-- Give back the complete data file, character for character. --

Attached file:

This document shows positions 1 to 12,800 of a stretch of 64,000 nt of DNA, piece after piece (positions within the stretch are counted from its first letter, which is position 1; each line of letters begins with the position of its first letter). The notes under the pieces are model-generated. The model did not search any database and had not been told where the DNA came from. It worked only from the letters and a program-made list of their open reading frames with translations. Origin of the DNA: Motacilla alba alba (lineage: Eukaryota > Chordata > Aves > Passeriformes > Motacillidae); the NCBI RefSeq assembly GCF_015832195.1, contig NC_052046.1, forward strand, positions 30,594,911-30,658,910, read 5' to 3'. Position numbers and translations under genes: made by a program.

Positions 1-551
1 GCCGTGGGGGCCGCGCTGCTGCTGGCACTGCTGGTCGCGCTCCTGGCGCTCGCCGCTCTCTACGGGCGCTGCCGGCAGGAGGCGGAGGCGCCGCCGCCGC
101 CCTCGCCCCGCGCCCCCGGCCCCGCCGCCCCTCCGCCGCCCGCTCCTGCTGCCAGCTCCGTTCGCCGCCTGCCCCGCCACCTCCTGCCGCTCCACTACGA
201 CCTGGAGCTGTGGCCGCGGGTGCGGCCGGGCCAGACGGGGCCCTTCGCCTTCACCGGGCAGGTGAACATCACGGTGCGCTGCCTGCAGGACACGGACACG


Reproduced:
This document shows positions 1 to 12,800 of a stretch of 64,000 nt of DNA, piece after piece (positions within the stretch are counted from its first letter, which is position 1; each line of letters begins with the position of its first letter). The notes under the pieces are model-generated. The model did not search any database and had not been told where the DNA came from. It worked only from the letters and a program-made list of their open reading frames with translations. Origin of the DNA: Motacilla alba alba (lineage: Eukaryota > Chordata > Aves > Passeriformes > Motacillidae); the NCBI RefSeq assembly GCF_015832195.1, contig NC_052046.1, forward strand, positions 30,594,911-30,658,910, read 5' to 3'. Position numbers and translations under genes: made by a program.

Positions 1-551
1 GCCGTGGGGGCCGCGCTGCTGCTGGCACTGCTGGTCGCGCTCCTGGCGCTCGCCGCTCTCTACGGGCGCTGCCGGCAGGAGGCGGAGGCGCCGCCGCCGC
101 CCTCGCCCCGCGCCCCCGGCCCCGCCGCCCCTCCGCCGCCCGCTCCTGCTGCCAGCTCCGTTCGCCGCCTGCCCCGCCACCTCCTGCCGCTCCACTACGA
201 CCTGGAGCTGTGGCCGCGGGTGCGGCCGGGCCAGACGGGGCCCTTCGCCTTCACCGGGCAGGTGAACATCACGGTGCGCTGCCTGCAGGACACGGACACG